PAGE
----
4 February 2019
Dementia friendly bathroom design is a focus area for many bathroom adaptation companies as it is estimated there are 800,000 people living with dementia in the UK. With a further 163,000 new cases diagnosed each year there is an increasing requirement for bathrooms for dementia patients.
Dementia is a syndrome associated with an ongoing decline of the brain and its abilities to function. A relatively common condition, the risk of developing dementia increases with age, typically affecting those aged 65 years and over.
Affecting memory, thinking speed, mental agility, language, understanding and judgement those suffering with dementia often struggle to maintain a significant amount of independence as symptoms make it difficult to carry out daily tasks.
Critically dementia can lead to a diminishing ability to perceive danger and as a result the bathroom can become a dangerous and confusing place. However, and with a number of dementia friendly bathroom design ideas, there are a number of things that can be done to make it a safer and less challenging space.
Statistics indicate that those suffering from dementia are twice as likely to have a fall due to problems with mobility therefore making the bathroom a troublesome area for dementia patients.
In order to reduce the risk of a slip, trip or fall it is vital that dementia friendly bathroom adaptations are introduced to make bathing or showering a safer experience for all.
First and foremost is it advisable to create a level access solution, preferably a disabled wet room. Doing so will allow the use of anti-slip vinyl as a complete floor covering, including within the shower area, where risk of falls is at its greatest.
In dementia friendly bathroom design it is also advised to install a shower seat for sit down use. We would also encourage the incorporating hand rails and grab bars in key areas of the room, to help steady navigation and movement; principally in the shower area, around the basin and WC.
Those living with dementia can suffer greatly from short term memory loss which can pose issues, concerns and considerations when creating a bathroom for a dementia patient.
First of all it is advisable to incorporate ‘shut down settings’ on high water usage fixtures like baths and showers. Doing so will significantly reduce the risk of accidentally flooding the room as a result of forgetting to turn the tap or mixer off after use.
Secondly, and most importantly, any major changes should be actioned as soon as possible following a diagnosis. Incontinence, for example, can be a common dementia related toileting problem which is linked to memory loss as a result of a patient not being able to find, recognise, or use the toilet. Unfamiliar surroundings, fixtures and fittings can cause great distress and confusion so actioning any adaptation work sooner rather than later is essential.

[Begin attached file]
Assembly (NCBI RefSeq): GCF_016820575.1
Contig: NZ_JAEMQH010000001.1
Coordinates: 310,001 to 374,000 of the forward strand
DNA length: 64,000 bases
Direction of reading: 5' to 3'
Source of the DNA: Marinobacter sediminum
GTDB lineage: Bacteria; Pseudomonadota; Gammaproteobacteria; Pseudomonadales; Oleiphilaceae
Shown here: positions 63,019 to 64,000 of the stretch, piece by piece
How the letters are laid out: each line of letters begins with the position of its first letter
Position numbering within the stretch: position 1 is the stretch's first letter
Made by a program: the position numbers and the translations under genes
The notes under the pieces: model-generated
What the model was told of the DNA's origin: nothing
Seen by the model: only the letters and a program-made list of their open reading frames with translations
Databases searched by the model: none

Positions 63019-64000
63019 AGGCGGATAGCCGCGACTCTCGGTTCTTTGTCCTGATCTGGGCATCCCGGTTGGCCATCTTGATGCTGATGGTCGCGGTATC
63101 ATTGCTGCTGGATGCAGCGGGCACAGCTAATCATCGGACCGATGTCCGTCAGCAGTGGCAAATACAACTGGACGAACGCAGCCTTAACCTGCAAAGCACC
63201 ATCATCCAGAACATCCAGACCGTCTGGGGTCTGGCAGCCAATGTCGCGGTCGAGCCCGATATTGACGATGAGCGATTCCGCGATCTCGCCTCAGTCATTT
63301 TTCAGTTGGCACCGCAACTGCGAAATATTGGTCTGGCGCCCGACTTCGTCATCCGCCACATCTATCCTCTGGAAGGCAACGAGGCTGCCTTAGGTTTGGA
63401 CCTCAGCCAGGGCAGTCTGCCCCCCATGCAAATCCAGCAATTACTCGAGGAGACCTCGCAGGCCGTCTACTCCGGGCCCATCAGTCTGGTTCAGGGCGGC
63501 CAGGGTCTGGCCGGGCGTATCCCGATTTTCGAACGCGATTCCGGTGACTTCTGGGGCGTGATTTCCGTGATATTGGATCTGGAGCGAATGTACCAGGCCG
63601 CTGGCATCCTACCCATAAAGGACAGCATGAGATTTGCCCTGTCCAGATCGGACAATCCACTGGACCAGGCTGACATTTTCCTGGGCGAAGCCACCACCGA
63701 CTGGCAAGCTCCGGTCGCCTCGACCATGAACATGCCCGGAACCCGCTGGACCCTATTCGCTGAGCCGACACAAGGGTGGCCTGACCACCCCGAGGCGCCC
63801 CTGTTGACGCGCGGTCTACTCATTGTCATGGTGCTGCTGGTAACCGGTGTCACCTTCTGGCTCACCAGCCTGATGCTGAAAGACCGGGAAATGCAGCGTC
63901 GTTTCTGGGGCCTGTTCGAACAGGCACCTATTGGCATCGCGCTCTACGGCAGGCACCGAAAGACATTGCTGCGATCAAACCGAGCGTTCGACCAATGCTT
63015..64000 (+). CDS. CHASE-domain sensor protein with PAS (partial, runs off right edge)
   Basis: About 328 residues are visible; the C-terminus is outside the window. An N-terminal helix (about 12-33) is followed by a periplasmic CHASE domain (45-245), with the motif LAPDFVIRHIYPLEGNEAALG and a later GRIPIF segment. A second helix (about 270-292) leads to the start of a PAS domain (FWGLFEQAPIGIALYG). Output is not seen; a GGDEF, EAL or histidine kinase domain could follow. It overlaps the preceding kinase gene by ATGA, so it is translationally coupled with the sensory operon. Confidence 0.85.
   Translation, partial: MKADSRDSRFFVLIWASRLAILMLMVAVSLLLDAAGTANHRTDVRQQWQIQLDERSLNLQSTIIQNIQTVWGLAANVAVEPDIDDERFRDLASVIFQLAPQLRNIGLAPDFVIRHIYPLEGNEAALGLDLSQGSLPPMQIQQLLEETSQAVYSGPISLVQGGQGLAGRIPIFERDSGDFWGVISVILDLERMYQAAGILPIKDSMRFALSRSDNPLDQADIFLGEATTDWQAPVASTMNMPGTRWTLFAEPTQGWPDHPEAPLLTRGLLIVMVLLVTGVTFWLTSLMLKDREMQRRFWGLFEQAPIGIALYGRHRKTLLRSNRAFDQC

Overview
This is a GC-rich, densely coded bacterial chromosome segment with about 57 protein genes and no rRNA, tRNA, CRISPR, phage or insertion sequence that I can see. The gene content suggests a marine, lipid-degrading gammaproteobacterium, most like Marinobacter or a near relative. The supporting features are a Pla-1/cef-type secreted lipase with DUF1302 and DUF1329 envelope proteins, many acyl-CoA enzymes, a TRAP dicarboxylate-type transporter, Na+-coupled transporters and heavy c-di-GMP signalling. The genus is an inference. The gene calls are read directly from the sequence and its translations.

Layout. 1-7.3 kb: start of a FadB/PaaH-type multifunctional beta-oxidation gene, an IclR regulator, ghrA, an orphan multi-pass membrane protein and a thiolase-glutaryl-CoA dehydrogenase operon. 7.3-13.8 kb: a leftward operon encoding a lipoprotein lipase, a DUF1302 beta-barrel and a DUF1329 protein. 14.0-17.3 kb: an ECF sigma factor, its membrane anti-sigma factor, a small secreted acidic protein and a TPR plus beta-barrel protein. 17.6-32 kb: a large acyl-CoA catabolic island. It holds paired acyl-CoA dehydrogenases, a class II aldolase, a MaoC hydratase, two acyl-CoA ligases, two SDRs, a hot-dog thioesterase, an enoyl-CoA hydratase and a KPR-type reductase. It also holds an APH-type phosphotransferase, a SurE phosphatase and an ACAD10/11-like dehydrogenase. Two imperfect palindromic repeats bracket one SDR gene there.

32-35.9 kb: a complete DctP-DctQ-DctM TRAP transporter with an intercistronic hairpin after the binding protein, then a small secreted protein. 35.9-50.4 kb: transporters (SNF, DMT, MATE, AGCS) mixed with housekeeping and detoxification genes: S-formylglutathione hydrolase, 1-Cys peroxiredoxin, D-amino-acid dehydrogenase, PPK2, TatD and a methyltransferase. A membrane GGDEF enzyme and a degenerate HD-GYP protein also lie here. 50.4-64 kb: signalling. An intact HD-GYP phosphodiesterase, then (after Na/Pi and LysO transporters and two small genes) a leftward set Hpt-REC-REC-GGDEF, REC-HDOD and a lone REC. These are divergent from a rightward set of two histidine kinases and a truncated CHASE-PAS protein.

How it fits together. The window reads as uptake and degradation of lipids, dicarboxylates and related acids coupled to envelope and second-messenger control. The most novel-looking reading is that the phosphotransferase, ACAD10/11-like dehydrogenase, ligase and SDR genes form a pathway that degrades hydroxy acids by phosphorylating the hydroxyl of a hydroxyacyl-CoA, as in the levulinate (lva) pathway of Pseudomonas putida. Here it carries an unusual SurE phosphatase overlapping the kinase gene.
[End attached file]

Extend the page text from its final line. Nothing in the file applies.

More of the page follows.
A dementia patient’s vision can inherently become affected following the development of this condition which can often lead to confusion and distress.
Visually it is important to keep colourings consistent, except for areas in which you are wanting to clearly distinguish. For example it is paramount to keep flooring a consistent block colour as variations of colour or shade can be interpreted as a step up or down potentially leading to a trip of fall.
Similarly it is strongly advised to stay away from flooring with spots and speckles as this can be misinterpreted as dirt which may lead to someone attempting to bend down and clean.
That said in dementia friendly bathroom design it is important to colour code different areas of the so that they stand out. For example it is favoured to colour a shower seat and grab handles a different colour to the wall and floor colourings so that they are easily identified. However we would also encourage choosing a different colour for a WC so that it does not match that of the shower seat.
A dementia patients senses can also become affected by this condition however there are a number of design adaptions that can be incorporated to ease any amount of distress.
We would advise choosing a shower mixer that comes with options to alternate the flow and pressure settings meaning a person suffering from hyper sensitive skin can choose a less powerful setting.
Similarly a person suffering dementia can become increasingly sensitive to light and glare so it is important to maximise the use of natural light when designing a dementia friendly bathroom. That said however shadows can also be confusing so installing ‘task lighting’ over key areas, like the basin, will help with using this fixture but also reduce the amount of shadow created.
Finally, it is of great importance to incorporate anti-scalding, thematically controlled, fixtures and fittings to the basin, bathing and showering areas. A dementia patient can progressively lose sensory perceptions of pain, but also the ability to safely assess areas of risk, heightening the likelihood of scalding.
More Ability, part of the Passmore Group, is Yorkshires leading and most experienced bath & shower room specialist for all types of stylish, safe & practical and bespoke solutions. Offering a fully project managed design & installation service we pride ourselves on meeting individual wants, needs and aspirational requirements for both the public & private sector.